A topic rich for TOK discuss. Seemingly all people have an opinion on the impact of smart phones on society so this topic pits intuition and personal experience against scientific investigation. This is one of the top comments that accompanies the article
I don’t care what the “academics” say. My experience as a teacher in the trenches tells a different story. One of the top reasons I retired early was cellphone addiction. All of the teachers on our campus was losing their minds because of them. My students turned into zombies. Between social media, video games, and porn, they showed zero interest in learning anything . Also, explain to me, after almost 30 years of teaching, I lost six senior girls in my last two years. Four of them my last year. All of the girls dropped out because of anxiety/depression. I have never seen anything like it in my career.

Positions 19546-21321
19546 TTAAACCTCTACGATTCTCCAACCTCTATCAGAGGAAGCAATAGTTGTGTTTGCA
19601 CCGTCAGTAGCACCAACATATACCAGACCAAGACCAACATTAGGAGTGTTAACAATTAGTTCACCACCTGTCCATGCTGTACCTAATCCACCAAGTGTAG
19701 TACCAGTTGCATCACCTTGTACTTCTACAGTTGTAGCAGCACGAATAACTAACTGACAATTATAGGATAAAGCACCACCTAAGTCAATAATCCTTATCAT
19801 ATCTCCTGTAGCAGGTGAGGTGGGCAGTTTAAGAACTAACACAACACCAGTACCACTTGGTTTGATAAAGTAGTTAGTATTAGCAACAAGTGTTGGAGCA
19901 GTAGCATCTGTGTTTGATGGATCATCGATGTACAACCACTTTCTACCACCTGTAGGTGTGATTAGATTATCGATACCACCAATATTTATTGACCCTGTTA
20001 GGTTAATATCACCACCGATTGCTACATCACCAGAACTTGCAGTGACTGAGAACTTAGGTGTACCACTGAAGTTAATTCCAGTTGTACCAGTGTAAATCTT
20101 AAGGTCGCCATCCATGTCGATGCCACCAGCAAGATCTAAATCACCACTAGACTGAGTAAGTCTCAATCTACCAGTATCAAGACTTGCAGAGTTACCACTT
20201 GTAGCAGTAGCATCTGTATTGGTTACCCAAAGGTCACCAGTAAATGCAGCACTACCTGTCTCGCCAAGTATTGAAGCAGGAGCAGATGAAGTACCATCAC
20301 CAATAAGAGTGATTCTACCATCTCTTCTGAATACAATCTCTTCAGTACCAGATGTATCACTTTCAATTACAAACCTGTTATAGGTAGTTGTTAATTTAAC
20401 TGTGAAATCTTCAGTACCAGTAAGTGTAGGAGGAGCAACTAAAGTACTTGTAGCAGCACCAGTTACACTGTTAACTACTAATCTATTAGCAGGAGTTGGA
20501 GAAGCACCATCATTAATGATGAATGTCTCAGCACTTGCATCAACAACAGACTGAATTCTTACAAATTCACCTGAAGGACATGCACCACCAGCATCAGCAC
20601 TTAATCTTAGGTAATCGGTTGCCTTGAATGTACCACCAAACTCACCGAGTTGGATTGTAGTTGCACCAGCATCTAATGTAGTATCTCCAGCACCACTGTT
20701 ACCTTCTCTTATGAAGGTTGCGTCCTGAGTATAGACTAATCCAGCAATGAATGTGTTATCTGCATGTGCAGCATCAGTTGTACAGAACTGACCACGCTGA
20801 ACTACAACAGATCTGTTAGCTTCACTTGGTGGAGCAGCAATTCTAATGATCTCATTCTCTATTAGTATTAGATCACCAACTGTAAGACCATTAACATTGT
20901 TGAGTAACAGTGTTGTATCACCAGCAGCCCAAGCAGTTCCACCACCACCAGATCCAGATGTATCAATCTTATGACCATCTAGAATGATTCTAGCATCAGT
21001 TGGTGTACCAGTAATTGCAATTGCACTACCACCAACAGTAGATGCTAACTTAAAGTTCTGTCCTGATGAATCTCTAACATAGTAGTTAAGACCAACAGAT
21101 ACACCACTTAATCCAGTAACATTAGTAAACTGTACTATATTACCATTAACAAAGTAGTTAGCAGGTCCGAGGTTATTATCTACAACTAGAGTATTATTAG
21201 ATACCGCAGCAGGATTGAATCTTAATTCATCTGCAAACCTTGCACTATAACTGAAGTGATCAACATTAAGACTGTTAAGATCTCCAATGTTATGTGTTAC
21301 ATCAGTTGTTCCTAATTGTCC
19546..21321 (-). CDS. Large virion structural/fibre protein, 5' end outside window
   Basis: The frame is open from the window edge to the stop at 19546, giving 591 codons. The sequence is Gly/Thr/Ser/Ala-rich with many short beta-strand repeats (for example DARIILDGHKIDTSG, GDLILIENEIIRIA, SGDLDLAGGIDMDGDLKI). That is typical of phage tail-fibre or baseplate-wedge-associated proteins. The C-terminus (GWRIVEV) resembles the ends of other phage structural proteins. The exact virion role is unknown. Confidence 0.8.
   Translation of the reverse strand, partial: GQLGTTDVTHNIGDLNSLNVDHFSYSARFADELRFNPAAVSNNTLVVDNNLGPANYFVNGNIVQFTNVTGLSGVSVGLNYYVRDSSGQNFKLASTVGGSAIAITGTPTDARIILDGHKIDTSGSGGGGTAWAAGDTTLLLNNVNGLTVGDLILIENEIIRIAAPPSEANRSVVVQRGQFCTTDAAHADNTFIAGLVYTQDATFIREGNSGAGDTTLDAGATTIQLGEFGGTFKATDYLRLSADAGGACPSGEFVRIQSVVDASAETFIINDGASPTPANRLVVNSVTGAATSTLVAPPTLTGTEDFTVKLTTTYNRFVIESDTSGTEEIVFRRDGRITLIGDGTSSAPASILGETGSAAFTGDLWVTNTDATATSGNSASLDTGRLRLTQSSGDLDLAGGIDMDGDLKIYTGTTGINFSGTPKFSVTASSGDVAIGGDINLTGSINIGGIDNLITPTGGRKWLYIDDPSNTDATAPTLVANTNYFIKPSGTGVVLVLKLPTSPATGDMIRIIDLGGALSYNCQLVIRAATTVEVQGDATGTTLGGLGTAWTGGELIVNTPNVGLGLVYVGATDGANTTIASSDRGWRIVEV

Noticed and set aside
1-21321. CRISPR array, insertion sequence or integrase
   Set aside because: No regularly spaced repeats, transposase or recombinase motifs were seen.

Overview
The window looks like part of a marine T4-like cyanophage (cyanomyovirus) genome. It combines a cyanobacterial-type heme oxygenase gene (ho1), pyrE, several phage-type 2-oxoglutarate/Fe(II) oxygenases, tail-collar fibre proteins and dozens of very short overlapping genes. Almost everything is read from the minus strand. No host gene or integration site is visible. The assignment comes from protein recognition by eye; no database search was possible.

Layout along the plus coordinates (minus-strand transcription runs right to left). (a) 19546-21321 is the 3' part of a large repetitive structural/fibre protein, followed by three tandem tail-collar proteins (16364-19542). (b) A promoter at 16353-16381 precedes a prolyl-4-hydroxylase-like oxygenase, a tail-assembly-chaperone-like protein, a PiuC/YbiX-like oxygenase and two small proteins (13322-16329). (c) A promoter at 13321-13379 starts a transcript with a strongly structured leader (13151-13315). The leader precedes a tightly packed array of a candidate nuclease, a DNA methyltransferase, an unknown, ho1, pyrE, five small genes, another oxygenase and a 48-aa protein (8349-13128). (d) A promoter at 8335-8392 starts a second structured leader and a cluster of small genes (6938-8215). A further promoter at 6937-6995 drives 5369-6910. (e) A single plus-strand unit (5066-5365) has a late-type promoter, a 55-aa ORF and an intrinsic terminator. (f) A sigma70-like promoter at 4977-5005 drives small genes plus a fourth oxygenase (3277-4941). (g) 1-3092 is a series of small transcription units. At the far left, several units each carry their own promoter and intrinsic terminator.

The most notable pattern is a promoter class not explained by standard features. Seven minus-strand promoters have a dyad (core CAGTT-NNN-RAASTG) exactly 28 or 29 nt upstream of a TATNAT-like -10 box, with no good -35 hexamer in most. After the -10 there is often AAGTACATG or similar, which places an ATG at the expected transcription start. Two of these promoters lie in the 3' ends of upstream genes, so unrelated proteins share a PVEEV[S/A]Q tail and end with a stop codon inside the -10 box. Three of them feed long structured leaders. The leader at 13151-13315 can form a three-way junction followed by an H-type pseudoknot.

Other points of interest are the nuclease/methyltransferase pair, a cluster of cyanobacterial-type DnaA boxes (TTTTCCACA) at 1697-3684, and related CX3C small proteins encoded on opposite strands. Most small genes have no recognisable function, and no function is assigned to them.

This raises article also raises questions about how we produce knowledge in the natural sciences, the role of an individual study, what high quality science is, the concept of a meta analysis, and questions about correlation vs. causation as well.
Ms. Twenge’s critics argue that her work found a correlation between the appearance of smartphones and a real rise in reports of mental health issues, but that it did not establish that phones were the cause.
It could, researchers argue, just as easily be that the rise in depression led teenagers to excessive phone use at a time when there were many other potential explanations for depression and anxiety. What’s more, anxiety and suicide rates appear not to have risen in large parts of Europe, where phones have also become more prevalent.
“Why else might American kids be anxious other than telephones?” Mr. Hancock said. “How about climate change? How about income inequality? How about more student debt? There are so many big giant structural issues that have a huge impact on us but are invisible and that we aren’t looking at.”
Here is a good short version of the same topic.